Lance Castille has opened the Kingdom's first licensed hypnosis centre in Phnom Penh to introduce benefits of the often misunderstood treatment.
Photo by: Sovann Philong
Lance Castille opened Phnom Penh Hypnosis last year.
While hypnosis is still in the process of transition from sideshow spectacle to valuable medical tool, the treatment is gradually gaining credibility. The recently opened Phnom Penh Hypnosis is the first hypnosis centre in Cambodia to be issued a business licence and a testimony to the treatment's growing international popularity.
Lance Castille, the mastermind behind the operation, has practised as a professional hypnotist in both the United States and Japan for six years, and throughout his career has worked with clients from a wide range of backgrounds, professions and nationalities.
Despite the growing popularity of hypnosis as a medical treatment, Castille says that most people still have misconceptions about it.
"Generally, I find that in Western countries the misconception about hypnosis is that it is mind control; and if it was, I wouldn't be [in Cambodia]. I would be in the troubled spots of the world."
Referring to familiar examples of television hypnotists who appear to make people act in foolish and ridiculous ways, Castille says that this form of entertainment is performed by highly skilled hypnotists.
"With a really good hypnotist it is possible - it is real. Look at the mechanics. They usually start with a large audience and on TV probably don't show the selection process. They ask for a number of people to come out, so the show involves volunteers - people who are willing to do this. They ask for a number of people because you may get a few in there who will not go into trance at that particular moment. It is all about odds," Castille said.
While TV shows are all about entertainment value, Castille says there are no swinging pocket watches and laughter of the audience during his therapy sessions.
"During my sessions, people remain completely in control," he said. "My typical session would be very boring to watch from the outside. Inside the person's internal experience is usually very pleasant. They enjoy it but there is not much external emotion."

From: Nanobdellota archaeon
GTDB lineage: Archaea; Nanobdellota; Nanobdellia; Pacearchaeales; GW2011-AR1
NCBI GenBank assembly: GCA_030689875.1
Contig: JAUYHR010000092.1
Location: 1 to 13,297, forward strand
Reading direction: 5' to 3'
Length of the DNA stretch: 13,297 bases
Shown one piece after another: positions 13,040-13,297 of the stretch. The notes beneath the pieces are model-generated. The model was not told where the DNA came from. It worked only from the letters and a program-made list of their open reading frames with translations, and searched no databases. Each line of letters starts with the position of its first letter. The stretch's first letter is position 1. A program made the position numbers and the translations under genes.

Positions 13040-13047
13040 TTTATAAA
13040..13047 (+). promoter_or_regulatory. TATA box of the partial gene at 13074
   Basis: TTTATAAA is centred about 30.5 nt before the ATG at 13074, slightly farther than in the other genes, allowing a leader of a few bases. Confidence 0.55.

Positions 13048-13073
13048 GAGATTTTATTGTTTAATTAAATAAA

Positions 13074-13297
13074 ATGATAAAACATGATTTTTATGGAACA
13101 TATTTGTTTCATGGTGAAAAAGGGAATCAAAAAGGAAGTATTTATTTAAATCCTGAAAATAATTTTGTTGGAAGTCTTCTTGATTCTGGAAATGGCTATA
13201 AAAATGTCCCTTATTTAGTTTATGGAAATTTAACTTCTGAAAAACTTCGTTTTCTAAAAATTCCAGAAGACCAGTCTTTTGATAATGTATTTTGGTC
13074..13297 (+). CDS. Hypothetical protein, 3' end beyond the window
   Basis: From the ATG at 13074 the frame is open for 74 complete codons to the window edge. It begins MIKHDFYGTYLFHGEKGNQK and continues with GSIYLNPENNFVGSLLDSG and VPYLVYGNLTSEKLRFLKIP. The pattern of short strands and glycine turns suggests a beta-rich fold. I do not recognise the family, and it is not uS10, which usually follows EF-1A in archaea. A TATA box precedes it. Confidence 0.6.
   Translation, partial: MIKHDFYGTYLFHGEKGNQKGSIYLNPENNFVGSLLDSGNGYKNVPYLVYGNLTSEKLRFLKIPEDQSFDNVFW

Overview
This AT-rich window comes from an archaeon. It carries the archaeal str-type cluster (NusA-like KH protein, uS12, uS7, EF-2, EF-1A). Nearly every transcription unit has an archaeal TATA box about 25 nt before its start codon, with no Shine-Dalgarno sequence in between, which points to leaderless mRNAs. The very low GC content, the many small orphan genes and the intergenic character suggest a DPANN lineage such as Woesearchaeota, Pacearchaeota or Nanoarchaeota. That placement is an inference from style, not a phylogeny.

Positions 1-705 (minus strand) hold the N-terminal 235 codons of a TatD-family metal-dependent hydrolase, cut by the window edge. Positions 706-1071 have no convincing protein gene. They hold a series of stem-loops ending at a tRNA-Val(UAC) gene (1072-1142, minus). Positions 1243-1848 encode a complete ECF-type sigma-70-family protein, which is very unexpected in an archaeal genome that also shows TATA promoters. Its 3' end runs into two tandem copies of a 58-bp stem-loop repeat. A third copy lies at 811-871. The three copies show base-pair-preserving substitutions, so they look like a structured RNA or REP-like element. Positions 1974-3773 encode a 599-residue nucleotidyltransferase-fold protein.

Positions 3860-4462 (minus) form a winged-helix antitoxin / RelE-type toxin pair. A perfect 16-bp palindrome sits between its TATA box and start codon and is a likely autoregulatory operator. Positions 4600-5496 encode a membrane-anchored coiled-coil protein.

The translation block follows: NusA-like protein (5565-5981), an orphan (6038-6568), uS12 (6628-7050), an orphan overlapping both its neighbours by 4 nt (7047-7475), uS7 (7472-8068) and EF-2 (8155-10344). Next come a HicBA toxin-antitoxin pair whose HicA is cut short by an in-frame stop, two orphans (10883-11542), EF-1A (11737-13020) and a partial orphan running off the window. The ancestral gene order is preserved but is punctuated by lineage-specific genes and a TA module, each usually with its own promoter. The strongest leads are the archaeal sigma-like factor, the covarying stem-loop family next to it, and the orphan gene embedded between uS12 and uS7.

Hypnosis became popular as a treatment of medical conditions in the 18th century and is a form of deep relaxation and focused awareness, not unlike meditation, Castille said.
A soothing tone of voice conveying messages and repetitive stimulus, such as the sound of a metronome, can induce a hypnotic state in susceptible individuals.
After living in Japan for 20 years, Castille came to Cambodia on a short holiday last year and liked the country so much that he decided to stay indefinitely and open Phnom Penh Hypnosis.
"I came to Cambodia with my wife on vacation in January 2008, and we were due for a change," he said.
Having studied acupuncture in Japan and China, Castille stumbled upon hypnosis by chance during a training workshop.
Now, Castille offers customised hypnosis programs at his new centre in the capital and says the results he obtains are fast and effective.
"Hypnosis is a safe, natural and effective way of helping people change habits or increase motivation," he said.
Castille says that hypnosis is akin to a natural state of mind that we are in and out of frequently - something he refers to as a "trance-like state".
Some areas in which hypnosis has been used with great success include weight control, stopping smoking, stress management, insomnia and even pain management. However, if the problem is a medical issue Castille says that he usually asks for a referral from a doctor.
"Hypnosis can be useful in any place where you have stress, as it seems to affect all types of conditions - mental, emotional or physical," he said.
While at the moment the treatments in Phnom Penh are offered only in English, Castille plans to explore the possibility of providing hypnosis through a translator, something he has already tried in Japan.
"Hypnosis is not well-known to Cambodians. They know the word when I show them the translation, but I am not sure what they think about it," he said.
"Cambodia's past is very different from what other people have been through. There is a lot of trauma from a lot of different causes," he said.
"Cambodians I treat would have to speak English, or I could use a translator.... Even though it's not ideal, I have done this in Japan. The process just took longer."
While Castille guarantees the quality of his service, he says success of hypnosis is dependent on many variables including the level of the client's commitment and cooperation.
Prior to the start of the treatment, Castille asks his clients to attend a free 40-minute screening to find out if hypnosis is the right way to proceed.
Cost is calculated per package and depends on what issue needs to be resolved and how many sessions are required, but fees are generally about US$250 for three sessions and three home sessions on CD.
For more information on Phnom Penh Hypnosis, call 085 606 234 or visit www.phnompenh-hypnosis.com.